Citing environmental concerns, City says no to mountain biking at River View Natural Area

Riding and working at Riverview property-1
Allowed until March 16th.
(Photo by J. Maus/BikePortland)

A memo released today by Commissioners Amanda Fritz and Nick Fish, laid out a new future for River View Natural Area.

And that future, we’re sorry to report, does not include mountain biking.

The City of Portland does not think that mountain bike riding is compatible with their conservation goals and says all biking at River View must cease on March 16th. This is a stunning blow to off-road bicycling advocates who had set their sights on River View as a key trail-riding area that would also feature a family-friendly skills course.

The memo references several environmental concerns that led to the decision, including endangered fish species that rely on the 146-acre parcel’s seven streams that flow into the Willamette River.

Here are the key parts of the memo:


Deferring advocates to the Off-Road Cycling Plan isn’t likely to assuage their frustration — especially since many of them see the plan itself as nothing more than a stall tactic that is unlikely to result in new singletrack riding opportunities.

The Portland Parks & Recreation bureau (which Fritz heads up) and the Bureau of Environmental Services (run by Fish), teamed up to buy the 146 acre wooded parcel in May 2011. Since the day the sale went through, off-road biking advocates have assumed the area would be developed to include bike trails. People have been riding the dirt trails at River View for several decades, and it seemed that, especially after being snubbed at Forest Park, mountain biking would be a natural fit at this location.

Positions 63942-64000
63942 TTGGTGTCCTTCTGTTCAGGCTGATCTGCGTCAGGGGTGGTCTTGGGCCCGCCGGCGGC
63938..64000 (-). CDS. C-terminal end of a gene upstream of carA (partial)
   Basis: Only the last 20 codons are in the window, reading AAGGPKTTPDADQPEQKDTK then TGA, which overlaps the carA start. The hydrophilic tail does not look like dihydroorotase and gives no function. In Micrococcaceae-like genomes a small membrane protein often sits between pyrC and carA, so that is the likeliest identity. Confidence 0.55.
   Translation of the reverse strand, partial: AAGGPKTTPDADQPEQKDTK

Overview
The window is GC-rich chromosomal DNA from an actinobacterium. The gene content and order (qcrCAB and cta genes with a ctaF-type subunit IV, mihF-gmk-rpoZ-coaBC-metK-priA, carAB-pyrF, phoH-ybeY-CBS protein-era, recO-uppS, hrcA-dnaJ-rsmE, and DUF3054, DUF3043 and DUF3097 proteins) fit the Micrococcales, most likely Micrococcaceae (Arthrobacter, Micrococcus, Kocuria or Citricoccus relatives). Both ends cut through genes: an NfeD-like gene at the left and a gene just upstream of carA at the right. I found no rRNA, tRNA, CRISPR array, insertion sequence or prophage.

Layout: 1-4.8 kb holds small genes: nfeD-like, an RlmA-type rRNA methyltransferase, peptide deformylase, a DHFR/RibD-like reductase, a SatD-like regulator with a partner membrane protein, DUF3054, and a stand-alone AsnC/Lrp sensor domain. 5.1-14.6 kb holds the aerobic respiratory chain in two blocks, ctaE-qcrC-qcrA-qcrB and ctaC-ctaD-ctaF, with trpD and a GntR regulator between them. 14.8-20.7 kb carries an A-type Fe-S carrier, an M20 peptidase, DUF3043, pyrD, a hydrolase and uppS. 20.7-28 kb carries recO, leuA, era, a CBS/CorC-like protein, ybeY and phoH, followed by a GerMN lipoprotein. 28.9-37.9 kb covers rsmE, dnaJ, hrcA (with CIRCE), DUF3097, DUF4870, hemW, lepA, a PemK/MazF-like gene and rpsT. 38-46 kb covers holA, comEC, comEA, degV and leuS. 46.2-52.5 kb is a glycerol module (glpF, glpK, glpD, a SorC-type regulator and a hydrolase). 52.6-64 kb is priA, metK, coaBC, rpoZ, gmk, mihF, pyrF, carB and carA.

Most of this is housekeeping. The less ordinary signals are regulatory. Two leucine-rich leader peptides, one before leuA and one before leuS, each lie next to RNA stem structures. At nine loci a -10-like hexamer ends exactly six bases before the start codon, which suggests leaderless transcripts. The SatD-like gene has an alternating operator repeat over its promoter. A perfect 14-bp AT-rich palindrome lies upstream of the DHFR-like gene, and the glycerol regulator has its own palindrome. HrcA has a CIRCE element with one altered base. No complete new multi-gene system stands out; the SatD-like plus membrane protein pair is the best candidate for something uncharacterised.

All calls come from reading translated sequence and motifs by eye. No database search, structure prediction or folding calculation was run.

Even city staff were publicly open to the idea. In August 2012, Emily York, a policy coordinator for Commissioner Fish, said biking and conservation efforts could co-exist. “Our team is open to those two things happening at the same time,” she said, “they’re aren’t mutually exclusive.”

Portland’s legions of off-road biking lovers have been pushing the city for years to provide more access to close-in trails that don’t require local residents to drive up to an hour away just to ride.

To help make the case that mountain bike access should remain once River View got developed, volunteers have donated many hours of their time at several work parties to clean up the area and restore and maintain existing trails.

Just last year, the Northwest Trail Alliance came out with a plan to build six new bike trails and a family-friendly skills area.

We’ll have more on this story later this week. Download the memo here (PDF).

– Learn more by browsing our River View Natural Area story archives.

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